Disparities

Pesticide Continues to Put Farmworkers and Fetuses in Harm’s Way

Maria Castro has worked in Kern County’s fields for 14 years, since her family moved to Delano from Mexico when she was 16 years old. She started working as a grape harvester two days after her arrival in the United States. She soon noticed a weird scent on her clothes that wouldn’t come off, even after washing.

What’s in Your Shopping Cart?

Having just bought a dozen or so quart-bottles of sports drinks – a riot of reds, yellows and blues wedged in the front of his shopping cart — Luis Gregorio Ruiz almost made it out of an Anaheim grocery store on a recent morning. But not quite. Maureen Villasenor, a physician in a white coat with a friendly manner, hustled over to Ruiz and introduced herself to him to chat about healthy drink choices.

GirlTrek Helps African-American Women Find Better Health

When Kendria McKnight of Elk Grove, Calif., first started walking for a minimum of 30 minutes a day, five days a week, she hoped to lower her blood pressure. She did that and much more. McKnight’s treks became part of a free national movement designed to improve the health of black women across the country one step at a time.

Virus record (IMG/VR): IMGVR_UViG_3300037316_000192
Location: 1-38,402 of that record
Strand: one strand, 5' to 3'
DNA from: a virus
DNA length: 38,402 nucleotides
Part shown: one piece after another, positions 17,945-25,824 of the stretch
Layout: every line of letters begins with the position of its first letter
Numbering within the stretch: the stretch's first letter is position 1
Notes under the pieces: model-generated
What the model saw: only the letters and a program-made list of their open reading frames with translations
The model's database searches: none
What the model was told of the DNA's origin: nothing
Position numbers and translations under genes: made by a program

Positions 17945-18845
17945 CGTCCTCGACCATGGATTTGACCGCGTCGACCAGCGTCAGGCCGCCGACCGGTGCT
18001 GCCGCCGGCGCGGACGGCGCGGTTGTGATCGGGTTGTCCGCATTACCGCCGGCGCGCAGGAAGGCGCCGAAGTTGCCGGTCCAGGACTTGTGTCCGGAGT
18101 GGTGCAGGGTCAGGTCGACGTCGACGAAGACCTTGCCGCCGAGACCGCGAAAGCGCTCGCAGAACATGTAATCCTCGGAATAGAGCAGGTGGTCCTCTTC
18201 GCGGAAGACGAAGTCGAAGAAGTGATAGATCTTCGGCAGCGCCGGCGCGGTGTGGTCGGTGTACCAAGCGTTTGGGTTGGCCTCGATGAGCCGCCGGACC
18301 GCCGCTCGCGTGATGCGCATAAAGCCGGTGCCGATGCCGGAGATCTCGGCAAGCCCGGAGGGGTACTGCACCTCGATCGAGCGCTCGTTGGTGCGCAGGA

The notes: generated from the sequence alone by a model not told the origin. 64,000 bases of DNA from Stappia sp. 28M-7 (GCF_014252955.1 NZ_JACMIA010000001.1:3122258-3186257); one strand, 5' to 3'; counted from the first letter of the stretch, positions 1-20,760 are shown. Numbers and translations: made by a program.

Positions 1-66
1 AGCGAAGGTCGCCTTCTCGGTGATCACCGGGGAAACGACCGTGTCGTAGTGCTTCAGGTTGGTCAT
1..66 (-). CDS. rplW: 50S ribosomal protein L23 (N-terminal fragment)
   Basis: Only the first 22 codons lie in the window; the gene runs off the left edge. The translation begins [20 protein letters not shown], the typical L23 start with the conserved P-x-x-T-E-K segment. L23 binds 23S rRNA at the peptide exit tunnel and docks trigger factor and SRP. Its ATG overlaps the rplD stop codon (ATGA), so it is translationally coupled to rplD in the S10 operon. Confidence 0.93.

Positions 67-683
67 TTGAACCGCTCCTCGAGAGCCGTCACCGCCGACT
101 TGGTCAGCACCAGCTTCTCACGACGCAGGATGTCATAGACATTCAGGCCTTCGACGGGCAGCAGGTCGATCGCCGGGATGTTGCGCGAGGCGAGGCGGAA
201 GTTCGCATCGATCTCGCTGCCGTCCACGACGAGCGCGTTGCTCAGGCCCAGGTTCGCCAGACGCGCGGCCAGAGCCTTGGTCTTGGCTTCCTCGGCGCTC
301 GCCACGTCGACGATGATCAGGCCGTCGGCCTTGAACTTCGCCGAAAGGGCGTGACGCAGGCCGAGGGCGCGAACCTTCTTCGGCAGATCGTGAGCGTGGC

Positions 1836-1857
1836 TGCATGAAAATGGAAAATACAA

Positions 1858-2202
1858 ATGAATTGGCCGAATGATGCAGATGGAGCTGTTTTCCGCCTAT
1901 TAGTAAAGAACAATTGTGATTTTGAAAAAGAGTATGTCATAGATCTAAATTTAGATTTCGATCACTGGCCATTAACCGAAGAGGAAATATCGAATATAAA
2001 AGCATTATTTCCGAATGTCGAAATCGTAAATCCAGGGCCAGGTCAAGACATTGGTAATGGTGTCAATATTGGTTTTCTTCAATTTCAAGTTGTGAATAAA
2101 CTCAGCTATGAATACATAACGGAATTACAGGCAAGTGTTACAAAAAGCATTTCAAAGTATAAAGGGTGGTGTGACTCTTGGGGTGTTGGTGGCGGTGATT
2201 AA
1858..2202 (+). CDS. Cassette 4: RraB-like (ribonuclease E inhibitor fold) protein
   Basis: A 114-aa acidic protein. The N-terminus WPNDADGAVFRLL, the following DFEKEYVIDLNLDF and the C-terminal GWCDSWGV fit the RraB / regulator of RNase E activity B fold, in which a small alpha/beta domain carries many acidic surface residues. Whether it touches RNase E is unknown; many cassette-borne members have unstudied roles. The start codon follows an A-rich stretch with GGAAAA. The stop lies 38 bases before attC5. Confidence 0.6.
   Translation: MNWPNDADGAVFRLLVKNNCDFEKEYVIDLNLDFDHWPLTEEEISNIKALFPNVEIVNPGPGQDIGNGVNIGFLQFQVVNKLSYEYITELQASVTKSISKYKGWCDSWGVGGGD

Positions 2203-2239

Farmworkers Fight For Overtime Pay and Better Working Conditions

The sun has just nosed above the horizon when Maria Espinosa (not her real name) ties a bandana over her face to protect herself from pesticides and dust, and reaches for a blackberry bush. Paid by the amount of berries she picks plus a $3-per-hour wage, Espinosa works feverishly for 10 hours, stopping only briefly for short breaks and lunch. For that day in early May, Espinosa would receive no overtime pay.

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